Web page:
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Mashable Reviews

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Recommend to a friend
Approve of CEO
Mashable CEO, Founder Pete Cashmore
Pete Cashmore
18 Ratings
  • Incredibly Nice People But Needs Lots of Work

    • Work/Life Balance
    • Culture & Values
    • Career Opportunities
    • Comp & Benefits
    • Senior Management
    Former Employee - Anonymous Employee in New York, NY
    Former Employee - Anonymous Employee in New York, NY
    Doesn't Recommend
    Negative Outlook
    Disapproves of CEO

    I worked at Mashable full-time


    Everyone at Mashable is nice and the culture is really open and positive. It's actually quite remarkable. The founder as well as the HR team deserve a ton of credit here. Mashable is also in a state of (dramatic) growth. So working there very interesting for the time being. There are a lot of neat business problems to work on as Mashable moves from small-ish, startup-ish media company to large media company: building out corporate infrastructure, hiring, global expansion -- stuff like that. Good energy abounds; it will feel like things are happening all around you. Lastly -- and this is not uniform (I'll get to that in a minute) -- there are some very talented, hardworking people at Mashable. Some of them are a real inspiration to work with. They know who they are.


    Unfortunately, until management makes some serious changes, I do not think Mashable is a place to grow your career in a serious fashion. First off, talent is very unevenly distributed. Many departments are saddled with folks who are uninspired and apathetic. Other companies would have let them go long ago. But, somehow, at Mashable, they have been able to rise in the ranks or (worse!) have been able to build whole teams of like-minded underachievers around them. Because of this, Mashable actually possesses some of the worst characteristics of the anemic legacy media companies it aims to disrupt. Secondly, this is a very competitive market and I'm not sure Mashable has what it takes to succeed. I would be wary to invest too much time and effort in it. This is for a few reasons: Aloof Management: It feels like many of them are never around. When they are around, they can seem almost...regal. It's impossible to picture all but maybe one of them pulling an all-nighter in the trenches, pounding RedBulls and hacking away furiously on a MacBook to get something out the door like other tech management folks might do on a weekly basis. Muddled Direction: Depending on who you ask inside the company, Mashable is either the next Buzzfeed, the next New York Times, or still a tech blog. The company needs to figure out what it is, then hard-code that vision into every layer of the company. Or it will be hard to compete with outfits like Vice and Buzzfeed whose brand is crystal clear to all. Denial: Perhaps worst of all, management and employees seem unwilling to speak up about these things -- there is a pervasive "everything is on the up and up" message that is megaphoned during company meetings and that people are too timid, nice, or unaware to challenge.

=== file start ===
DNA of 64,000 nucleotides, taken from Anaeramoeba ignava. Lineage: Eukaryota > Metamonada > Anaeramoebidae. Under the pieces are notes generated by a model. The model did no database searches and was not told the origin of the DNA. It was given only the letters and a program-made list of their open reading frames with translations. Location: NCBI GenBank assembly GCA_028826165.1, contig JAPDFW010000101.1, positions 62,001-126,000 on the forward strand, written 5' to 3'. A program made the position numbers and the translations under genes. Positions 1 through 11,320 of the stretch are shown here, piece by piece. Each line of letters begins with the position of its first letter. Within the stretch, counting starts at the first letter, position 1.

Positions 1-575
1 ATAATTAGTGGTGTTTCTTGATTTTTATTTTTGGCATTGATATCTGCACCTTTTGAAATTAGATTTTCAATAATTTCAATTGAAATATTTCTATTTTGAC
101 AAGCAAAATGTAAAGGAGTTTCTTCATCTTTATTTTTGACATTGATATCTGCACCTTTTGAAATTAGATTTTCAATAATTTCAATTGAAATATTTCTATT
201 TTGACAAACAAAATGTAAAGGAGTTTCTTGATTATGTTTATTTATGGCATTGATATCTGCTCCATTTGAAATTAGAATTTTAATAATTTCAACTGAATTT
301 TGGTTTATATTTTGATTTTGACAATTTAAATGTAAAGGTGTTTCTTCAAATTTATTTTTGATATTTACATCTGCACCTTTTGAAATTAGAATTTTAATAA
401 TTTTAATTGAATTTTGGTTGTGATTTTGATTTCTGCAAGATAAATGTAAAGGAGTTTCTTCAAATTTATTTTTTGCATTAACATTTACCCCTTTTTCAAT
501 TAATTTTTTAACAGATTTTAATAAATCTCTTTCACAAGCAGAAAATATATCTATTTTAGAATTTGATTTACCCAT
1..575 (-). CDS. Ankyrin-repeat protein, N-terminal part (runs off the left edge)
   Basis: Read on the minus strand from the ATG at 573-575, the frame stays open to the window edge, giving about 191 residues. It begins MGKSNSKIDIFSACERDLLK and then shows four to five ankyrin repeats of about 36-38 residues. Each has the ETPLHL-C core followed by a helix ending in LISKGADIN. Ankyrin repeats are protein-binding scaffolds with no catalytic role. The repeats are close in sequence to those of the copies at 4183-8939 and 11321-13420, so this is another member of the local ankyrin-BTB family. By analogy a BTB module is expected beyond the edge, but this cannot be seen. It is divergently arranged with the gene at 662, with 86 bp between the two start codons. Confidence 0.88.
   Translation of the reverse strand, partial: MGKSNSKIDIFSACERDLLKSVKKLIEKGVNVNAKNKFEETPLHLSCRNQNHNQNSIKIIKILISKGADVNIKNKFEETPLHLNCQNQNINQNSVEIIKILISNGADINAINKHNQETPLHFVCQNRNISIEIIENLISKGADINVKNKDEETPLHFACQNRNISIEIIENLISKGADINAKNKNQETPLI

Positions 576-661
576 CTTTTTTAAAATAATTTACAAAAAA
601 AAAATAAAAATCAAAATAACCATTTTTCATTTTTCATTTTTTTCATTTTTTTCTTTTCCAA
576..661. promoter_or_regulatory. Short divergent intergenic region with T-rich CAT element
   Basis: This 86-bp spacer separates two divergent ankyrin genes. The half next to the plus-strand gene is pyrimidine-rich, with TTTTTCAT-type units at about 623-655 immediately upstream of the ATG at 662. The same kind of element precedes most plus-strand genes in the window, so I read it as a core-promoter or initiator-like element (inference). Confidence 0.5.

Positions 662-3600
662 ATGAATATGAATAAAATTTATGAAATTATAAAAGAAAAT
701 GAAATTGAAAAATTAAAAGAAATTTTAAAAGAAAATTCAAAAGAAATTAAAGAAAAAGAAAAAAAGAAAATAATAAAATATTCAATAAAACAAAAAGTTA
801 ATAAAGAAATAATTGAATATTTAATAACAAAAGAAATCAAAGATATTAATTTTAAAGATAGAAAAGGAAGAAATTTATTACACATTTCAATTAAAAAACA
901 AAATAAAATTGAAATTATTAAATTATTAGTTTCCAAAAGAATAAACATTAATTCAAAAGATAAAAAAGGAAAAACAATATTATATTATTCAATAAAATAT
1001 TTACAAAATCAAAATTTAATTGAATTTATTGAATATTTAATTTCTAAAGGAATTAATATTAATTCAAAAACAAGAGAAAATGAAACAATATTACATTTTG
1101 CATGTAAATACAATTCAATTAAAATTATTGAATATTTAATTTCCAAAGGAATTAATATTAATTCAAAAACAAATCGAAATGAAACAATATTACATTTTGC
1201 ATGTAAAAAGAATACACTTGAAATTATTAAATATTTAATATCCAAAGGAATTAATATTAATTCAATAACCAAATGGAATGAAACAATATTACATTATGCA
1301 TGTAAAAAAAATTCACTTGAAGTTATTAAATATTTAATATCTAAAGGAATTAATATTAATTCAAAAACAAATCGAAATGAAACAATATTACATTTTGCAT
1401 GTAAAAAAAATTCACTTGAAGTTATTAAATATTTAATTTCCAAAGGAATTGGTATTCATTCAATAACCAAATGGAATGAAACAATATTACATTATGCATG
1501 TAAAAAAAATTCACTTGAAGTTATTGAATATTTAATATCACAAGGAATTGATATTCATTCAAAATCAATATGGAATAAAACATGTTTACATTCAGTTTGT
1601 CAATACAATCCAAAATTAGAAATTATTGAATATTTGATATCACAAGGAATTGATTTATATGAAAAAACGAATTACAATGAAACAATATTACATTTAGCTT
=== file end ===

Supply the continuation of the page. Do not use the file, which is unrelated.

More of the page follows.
Advice to Management

    Be courageous and cut some of the deadweight in the company, especially in management and the layer right below it. Replace them with talented folks (maybe even some from Mashable's own rank and file) who will help you compete in this media arms race. Own up to weaknesses and shortcomings. Sharpen your vision for the brand and enforce that vision across all departments. Be around the office more. Roll up your sleeves and dig in.

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